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DECEMBER 09 2021 / HOME
In the fall, when temperatures drop, we humans notice it. It prompts us to keep our windows closed more often and turn the heat up. And, if we notice the dropping temperatures, you can be sure wild animals notice it too.
They have to live outside in that cold. But, if they figure out that it isn't cold inside your home, they may choose to invade your space.
It is very important to understand the signs of invasion and what to do as soon as you find them.
When it comes to home-invading rodents, squirrels and chipmunks aren't nearly as bad as mice and rats.
That is why the term "rodent" is nearly synonymous with mice and rats.
But we shouldn't neglect to consider the issues squirrels and chipmunks can pose. Both of these rodents can bring ticks, fleas, mites, and other parasites in with them. And, while squirrels and chipmunks aren't likely to expose you to sickness, ticks and fleas will.
Invading squirrels can also damage your property by chewing on insulation and other building materials, and by leaving their droppings and urine everywhere.
So, the thumping and bumping you'll hear in attic spaces is the least of your problems.
Chipmunks are burrowing animals that prefer to live underground.
A chipmunk burrow can be quite elaborate with several food-storage chambers, a nesting chamber, and escape tunnels.
For this reason, they will usually enter a home by way of ground-level entry points, such as the compromised wood of a sill, just above the foundation wall, underneath a deck, stairs, or patio.
They may also take advantage of a broken window or some other easy entrance.
If your home has a crawl space underneath, a chipmunk may create a burrow in this location to take advantage of the slightly warmer ground.
But, for the most part, chipmunks can do just fine in burrows created in nature.
Chipmunks don't typically enter a home for harborage. And, if you're hearing sounds in your attic, it probably isn't chipmunks. It is more likely to be squirrels.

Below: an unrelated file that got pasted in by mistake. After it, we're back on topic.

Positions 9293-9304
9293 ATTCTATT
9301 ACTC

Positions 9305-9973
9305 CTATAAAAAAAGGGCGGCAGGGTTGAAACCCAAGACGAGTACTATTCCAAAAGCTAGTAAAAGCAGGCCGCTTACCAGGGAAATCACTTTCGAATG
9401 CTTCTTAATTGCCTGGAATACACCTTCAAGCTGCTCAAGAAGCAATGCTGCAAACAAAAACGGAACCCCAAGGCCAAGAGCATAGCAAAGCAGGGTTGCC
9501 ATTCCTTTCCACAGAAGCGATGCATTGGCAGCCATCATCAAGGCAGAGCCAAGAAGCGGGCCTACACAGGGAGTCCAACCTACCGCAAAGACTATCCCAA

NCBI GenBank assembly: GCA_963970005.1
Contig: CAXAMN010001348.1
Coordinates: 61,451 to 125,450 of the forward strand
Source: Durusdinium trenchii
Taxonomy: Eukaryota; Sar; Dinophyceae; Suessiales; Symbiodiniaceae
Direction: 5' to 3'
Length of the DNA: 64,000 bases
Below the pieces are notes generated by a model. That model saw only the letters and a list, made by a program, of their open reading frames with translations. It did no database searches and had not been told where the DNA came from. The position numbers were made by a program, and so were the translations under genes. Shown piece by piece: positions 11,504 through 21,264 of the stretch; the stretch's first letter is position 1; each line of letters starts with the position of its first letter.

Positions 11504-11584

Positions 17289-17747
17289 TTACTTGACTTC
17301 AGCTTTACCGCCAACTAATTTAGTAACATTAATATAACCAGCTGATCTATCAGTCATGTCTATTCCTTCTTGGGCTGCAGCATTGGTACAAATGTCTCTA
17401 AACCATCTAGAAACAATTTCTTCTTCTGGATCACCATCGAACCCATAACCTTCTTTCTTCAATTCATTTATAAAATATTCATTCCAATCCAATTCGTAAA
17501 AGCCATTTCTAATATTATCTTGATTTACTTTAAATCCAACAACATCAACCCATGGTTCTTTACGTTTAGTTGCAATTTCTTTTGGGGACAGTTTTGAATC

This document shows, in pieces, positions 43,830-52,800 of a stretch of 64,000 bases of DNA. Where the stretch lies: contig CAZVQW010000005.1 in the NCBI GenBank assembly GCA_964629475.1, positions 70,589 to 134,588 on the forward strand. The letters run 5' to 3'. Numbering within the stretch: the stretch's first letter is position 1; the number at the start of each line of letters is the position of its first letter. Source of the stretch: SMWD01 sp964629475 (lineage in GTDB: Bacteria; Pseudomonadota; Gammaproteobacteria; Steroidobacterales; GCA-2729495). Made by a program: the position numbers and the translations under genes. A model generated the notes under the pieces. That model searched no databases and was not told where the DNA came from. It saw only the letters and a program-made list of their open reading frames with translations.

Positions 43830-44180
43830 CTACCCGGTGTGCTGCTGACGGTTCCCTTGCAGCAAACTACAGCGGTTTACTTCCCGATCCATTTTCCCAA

Squirrels are much more inclined to target high locations of vulnerability on your home.
They will most likely get onto your home by leaping from a branch that hangs near or over your roofline. When they do, they may:
• Use their powerful teeth to chew through flimsy plastic and aluminum vent covers on your roof. As strong as their teeth are, it will take very little effort to destroy the vent cover and make their way inside.
• Gnaw a hole in your eaves or soffits and slip in that way. This is another common area where heat leaks out of a home. A curious squirrel is going to want to know where that heat is coming from.
• Get in through a roof-soffit intersection (RSI). This a spot on your roofline where it crosses over another roof.
Squirrels tuck themselves in the alcove provided by the intersection and chew a hole into your eavestrough. From there, it is easy access to your attic spaces.
• Chew on sewer exhaust pipe gaskets. When sewer exhaust pipes are run up through a roof, the hole that is created is larger than the pipes to allow the install a little wiggle room with their calculations.
The gap around the installed pipe is covered by a gasket. Once a squirrel chews through this gasket, they have a nice big gap beneath to get into the attic.
If you discover a chipmunk in your home, you don't have a lot to worry about.
That chipmunk doesn't want to be in your home any more than you want it to there. Open some doors to give that little guy a way out. He may take you up on your offer.
If you discover squirrels in your home, you may have a larger problem on your hands. A cornered squirrel can be a dangerous animal.
Their response to being cornered can range from sheer panic to full-on aggression. It is best to have a wildlife management professional take care of a squirrel problem.
A professional will also help you deal with secondary issues that a squirrel infestation can create, such as a tick or flea infestation, and contaminants.
For wildlife problems of all shapes and sizes, reach out to American Pest. We service Maryland, DC, North Virginia, and portions of the surrounding states